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AcctTwo Blog

Operating in the Fog

One thing about living in Southeast Texas is that you never have to worry about having the same type of weather pattern between October and April. It can be sunny and 80 degrees one day and 45 degrees with a nasty north wind the next day. You never really know what you can expect, so you need to rely on the weatherman or weather sites to help you prepare for the coming days.

The Proverbial Boy Scout

A few days ago, I heard that we were going to have a great deal of fog the following morning and that drive-times would more than double for most commuters. Being the proverbial Boy Scout, and always being prepared, I set my alarm early and decided to head in before traffic even existed.

Man, was the fog thick that morning. Living close to the coast didn’t help either. Pulling out of the driveway I couldn’t even see the stop sign less than 150 yards down the street (and under a stop light). You’ve got to love Mother Nature.

Well, getting to the freeway, and on to it, wasn’t too bad. Really, who the heck is going to be up at 5:30 a.m. and on the road other than the idiots and Boy Scouts? I felt good and knew that I would miss the masses and their inability to drive in anything but sunny conditions (well, they really cannot drive there either). I would be in the office and enjoying a great cup of coffee in no time.

One Guy Didn’t Notice The Fog

I had gone no more than four miles, and was going about 40 mph, when out of the blue this white Mercedes comes flying by me traveling at least 90 mph. I mean, I think it was a white Mercedes. I had maybe 3 seconds to look at it before it disappeared into the fog, so I doubt my testimony is admissible in a court of law. Anyway, I was in the slow lane (yes, it is true folks, I do drive in the slow lane sometimes) and never saw this guy coming. He made my heart skip a beat before he was a distant memory.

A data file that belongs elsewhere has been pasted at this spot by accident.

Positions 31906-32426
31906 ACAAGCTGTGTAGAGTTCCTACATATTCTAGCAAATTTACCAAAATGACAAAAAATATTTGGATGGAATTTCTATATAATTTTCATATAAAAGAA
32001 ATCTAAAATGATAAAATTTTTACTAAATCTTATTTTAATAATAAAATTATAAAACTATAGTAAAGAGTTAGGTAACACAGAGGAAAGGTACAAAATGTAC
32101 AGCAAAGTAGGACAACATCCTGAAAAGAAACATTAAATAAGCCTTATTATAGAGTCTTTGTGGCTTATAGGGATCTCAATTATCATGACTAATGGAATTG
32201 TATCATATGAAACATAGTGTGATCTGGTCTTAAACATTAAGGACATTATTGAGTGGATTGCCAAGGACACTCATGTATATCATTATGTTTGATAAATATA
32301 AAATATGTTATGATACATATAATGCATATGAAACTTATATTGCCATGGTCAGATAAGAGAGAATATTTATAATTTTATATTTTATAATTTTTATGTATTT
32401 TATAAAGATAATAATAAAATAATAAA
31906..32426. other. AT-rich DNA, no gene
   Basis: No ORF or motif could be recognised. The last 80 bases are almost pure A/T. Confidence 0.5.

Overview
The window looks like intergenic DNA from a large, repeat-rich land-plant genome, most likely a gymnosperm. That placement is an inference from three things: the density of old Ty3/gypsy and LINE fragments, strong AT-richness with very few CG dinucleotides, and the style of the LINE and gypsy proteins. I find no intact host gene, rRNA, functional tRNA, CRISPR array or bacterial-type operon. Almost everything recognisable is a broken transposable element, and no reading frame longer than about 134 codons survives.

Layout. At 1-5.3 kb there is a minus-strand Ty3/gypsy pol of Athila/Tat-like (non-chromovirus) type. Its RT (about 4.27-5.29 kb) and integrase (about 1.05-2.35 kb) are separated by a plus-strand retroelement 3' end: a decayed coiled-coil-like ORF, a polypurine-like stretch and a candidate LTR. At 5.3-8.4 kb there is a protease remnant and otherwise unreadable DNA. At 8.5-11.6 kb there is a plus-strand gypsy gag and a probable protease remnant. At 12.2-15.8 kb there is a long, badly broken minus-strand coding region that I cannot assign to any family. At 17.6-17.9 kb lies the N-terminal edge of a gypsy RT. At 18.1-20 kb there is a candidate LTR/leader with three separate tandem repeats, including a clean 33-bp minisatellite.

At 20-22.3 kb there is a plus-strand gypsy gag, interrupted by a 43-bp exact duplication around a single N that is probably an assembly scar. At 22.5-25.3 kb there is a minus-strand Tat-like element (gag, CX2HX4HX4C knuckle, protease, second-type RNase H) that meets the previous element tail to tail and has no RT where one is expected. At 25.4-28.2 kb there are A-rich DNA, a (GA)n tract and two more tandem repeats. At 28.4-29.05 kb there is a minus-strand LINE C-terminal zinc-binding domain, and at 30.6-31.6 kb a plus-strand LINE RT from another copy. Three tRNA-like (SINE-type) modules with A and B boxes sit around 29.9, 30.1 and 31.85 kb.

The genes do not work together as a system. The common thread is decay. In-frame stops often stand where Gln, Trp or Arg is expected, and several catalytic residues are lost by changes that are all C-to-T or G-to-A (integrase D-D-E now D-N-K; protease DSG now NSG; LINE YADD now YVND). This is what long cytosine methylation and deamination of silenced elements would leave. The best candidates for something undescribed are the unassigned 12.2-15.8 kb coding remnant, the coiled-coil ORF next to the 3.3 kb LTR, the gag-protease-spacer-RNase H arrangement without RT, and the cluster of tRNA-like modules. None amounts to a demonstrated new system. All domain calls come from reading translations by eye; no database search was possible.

Was this guy Steve McQueen? Tony Stewart? Speed Racer? Does it really matter?

The next thing that crossed my mind was even more frightening … did this guy even see me? What if he had hit me? I thanked God right then for driving a nearly 7,000 lbs Suburban. It might have been the only thing that would have saved my life if he had plowed into me.

For the next 10 miles, I was expecting to see a huge accident with this guy stuck in the backside of some 18-wheeler; upside-down in the median somewhere; or, in a million pieces after hitting a wall. Yet, I never saw anything or anyone. Luck was on his side that day, and mine as well.

When I sat down at my computer, I really started thinking about what I just experienced and wondered how many other cars where operating as if the weather was picture-perfect. This guy couldn’t have been the only one driving like a maniac, disregarding the weather and putting everyone he passed in danger. I am sure there were plenty on each freeway and it is only a matter of time before someone or many folks get taken out. You read stories about this all the time from all over the world. One day, it will happen here in Houston.

Companies Driving In The Fog